Cross posted at the Isaac Brock Society.
Americans keep repeating the meme that Federal deficit spending is borrowing from the next generation. This is not entirely true. Deficit spending creates more debt, and debt creates a larger money supply, and a larger money supply is the quintessential definition of inflation. Inflation soon results in increased prices for everything.
Henry Hazlett wrote in his important primer, Economics in one lesson (pdf), p. 19-20 (emphasis mine):
Everything we get, outside of the free gifts of nature, must in some way be paid for. The world is full of socalled economists who in turn are full of schemes for getting something for nothing. They tell us that the government can spend and spend without taxing at all; that it can continue to pile up debt without ever paying it off, because “we owe it to ourselves/’ We shall return to such extraordinary doctrines at a later point. Here I am afraid that we shall have to be dogmatic, and point out that such pleasant dreams in the past have always been shattered by national insolvency or a runaway inflation. Here we shall have to say simply that all government expenditures must eventually be paid out of die proceeds of taxation; that to put off the evil day merely increases the problem, and that inflation itself is merely a form, and a particularly vicious form, of taxation.
The premise of Hazlett’s one lesson in economics is that one must always look to the unseen, indirect side effects of economic policy–the law of unintended consequences. With regard to deficit spending, the immediate benefit that policy makers hope for is a stimulus that primes the pump of the economy and stimulates growth. Furthermore, politicians themselves wish to postpone making painful decisions such as government cutbacks, at least until the next election, so that they may maintain voter support. Thus, in the United States, deficit spending is spiraling completely out of control and the end result is the debauching of the currency. We can see the visibly the resultant dollar inflation in the Federal Reserves adjusted money base:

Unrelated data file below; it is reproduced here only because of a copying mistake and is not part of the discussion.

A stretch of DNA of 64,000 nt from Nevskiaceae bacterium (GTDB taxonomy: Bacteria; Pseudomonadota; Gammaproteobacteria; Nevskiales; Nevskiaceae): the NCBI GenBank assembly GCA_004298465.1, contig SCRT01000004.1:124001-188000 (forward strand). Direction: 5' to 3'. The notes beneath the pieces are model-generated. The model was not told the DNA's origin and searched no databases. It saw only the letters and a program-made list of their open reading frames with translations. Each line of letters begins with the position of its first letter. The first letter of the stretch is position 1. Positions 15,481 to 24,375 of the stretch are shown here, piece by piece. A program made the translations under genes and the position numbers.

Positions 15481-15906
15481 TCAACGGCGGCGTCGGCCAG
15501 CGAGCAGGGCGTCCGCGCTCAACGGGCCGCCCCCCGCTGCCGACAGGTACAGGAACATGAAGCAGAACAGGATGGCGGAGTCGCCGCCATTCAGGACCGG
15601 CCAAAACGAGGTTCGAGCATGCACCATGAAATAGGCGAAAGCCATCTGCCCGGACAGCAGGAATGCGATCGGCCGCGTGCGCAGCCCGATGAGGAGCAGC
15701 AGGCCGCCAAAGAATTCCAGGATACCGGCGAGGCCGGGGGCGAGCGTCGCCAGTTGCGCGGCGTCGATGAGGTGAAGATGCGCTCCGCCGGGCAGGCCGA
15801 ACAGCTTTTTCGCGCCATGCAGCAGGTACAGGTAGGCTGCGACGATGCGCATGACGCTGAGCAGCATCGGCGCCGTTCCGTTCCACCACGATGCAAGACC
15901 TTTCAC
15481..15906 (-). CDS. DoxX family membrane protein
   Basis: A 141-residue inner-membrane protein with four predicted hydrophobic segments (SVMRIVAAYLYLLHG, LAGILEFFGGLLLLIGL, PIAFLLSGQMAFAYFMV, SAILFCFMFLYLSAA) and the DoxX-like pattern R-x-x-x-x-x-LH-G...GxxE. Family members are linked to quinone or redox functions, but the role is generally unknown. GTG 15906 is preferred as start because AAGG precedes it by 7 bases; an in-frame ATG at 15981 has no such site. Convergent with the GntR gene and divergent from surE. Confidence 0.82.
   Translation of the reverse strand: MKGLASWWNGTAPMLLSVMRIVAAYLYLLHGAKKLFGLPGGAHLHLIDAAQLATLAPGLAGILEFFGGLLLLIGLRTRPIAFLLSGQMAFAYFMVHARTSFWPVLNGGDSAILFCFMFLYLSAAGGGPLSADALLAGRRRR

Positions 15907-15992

But if inflation is a tax–who is it taxing? It is a tax on all who are holding the dollar or receive payments in dollars. Who is affected by this? Wage earners, savers, retirees, and private companies. These are the domestic losers in the Federal deficit, whose money is subject to effective taxation caused by the dilution of the currency. But there are also some very important foreign holders of US dollars that I wish to point out.
Since World War II, the dollar has become the world’s reserve currency. Most central banks, some foreign corporations, and even many foreign individuals hold physical US currency, electronic US currency, and United States treasury debt. Nearly all transactions for commodities on international markets settle in dollars. The Chinese alone hold about a trillion in United States treasury debt. The deficit spending of the United States is an effective tax on all these foreign holders of the dollar.
So when the trolls around the internet point out that everyone should pay their share, we can remind them that the budget deficits of the United States are a form of taxation on the world. Since Barack Obama has come to power, the federal deficits have been in the range of 40 cents or more on every dollar. This means that Americans, as a class of people, are not paying their “fair share” by 40 cents on every dollar, but they are expecting others, including foreign holders of US currency to pay their “fair share” for them. The not-so-easy solution to this taxation via inflation is the complete and utter rejection of the US dollar as the world’s reserve currency. I believe that this rejection of the dollar will probably take place soon, perhaps within the next five years. Sooner or later it will happen. But the world will not stand to be taxed by the whiners in the United States who think that the way to solve the problems of the budget is to go after the bank accounts of expats.
Neither of the two political parties, Republican or Democrat, has the will to change this problem, and as long as they can lay their deficit spending on the backs of the entire world, they will do so. It is time that our central banks, our people, and our corporations, reject wholesale the dollar and require that the Americans be honest about their effective extra-territorial taxation.
As an investor, I’m doing my part. I have a significant short position in my dollar accounts.